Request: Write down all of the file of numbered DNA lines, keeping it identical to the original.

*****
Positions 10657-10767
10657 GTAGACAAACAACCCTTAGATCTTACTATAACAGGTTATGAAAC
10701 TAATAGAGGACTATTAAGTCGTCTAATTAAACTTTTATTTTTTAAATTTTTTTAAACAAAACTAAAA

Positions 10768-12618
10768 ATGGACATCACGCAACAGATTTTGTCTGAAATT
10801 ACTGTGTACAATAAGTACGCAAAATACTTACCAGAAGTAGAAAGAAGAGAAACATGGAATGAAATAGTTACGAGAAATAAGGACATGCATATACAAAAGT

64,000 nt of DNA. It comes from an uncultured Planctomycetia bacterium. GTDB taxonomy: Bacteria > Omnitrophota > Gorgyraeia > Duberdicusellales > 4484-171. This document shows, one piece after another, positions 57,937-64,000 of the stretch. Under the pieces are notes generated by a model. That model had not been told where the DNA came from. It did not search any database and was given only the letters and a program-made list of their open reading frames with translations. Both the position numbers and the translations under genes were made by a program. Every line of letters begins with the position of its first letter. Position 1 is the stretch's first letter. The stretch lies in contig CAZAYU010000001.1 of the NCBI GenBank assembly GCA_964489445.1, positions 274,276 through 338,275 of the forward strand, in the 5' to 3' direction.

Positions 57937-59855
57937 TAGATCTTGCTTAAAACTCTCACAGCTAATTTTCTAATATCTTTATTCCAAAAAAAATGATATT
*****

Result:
Positions 10657-10767
10657 GTAGACAAACAACCCTTAGATCTTACTATAACAGGTTATGAAAC
10701 TAATAGAGGACTATTAAGTCGTCTAATTAAACTTTTATTTTTTAAATTTTTTTAAACAAAACTAAAA

Positions 10768-12618
10768 ATGGACATCACGCAACAGATTTTGTCTGAAATT
10801 ACTGTGTACAATAAGTACGCAAAATACTTACCAGAAGTAGAAAGAAGAGAAACATGGAATGAAATAGTTACGAGAAATAAGGACATGCATATACAAAAGT

64,000 nt of DNA. It comes from an uncultured Planctomycetia bacterium. GTDB taxonomy: Bacteria > Omnitrophota > Gorgyraeia > Duberdicusellales > 4484-171. This document shows, one piece after another, positions 57,937-64,000 of the stretch. Under the pieces are notes generated by a model. That model had not been told where the DNA came from. It did not search any database and was given only the letters and a program-made list of their open reading frames with translations. Both the position numbers and the translations under genes were made by a program. Every line of letters begins with the position of its first letter. Position 1 is the stretch's first letter. The stretch lies in contig CAZAYU010000001.1 of the NCBI GenBank assembly GCA_964489445.1, positions 274,276 through 338,275 of the forward strand, in the 5' to 3' direction.

Positions 57937-59855
57937 TAGATCTTGCTTAAAACTCTCACAGCTAATTTTCTAATATCTTTATTCCAAAAAAAATGATATT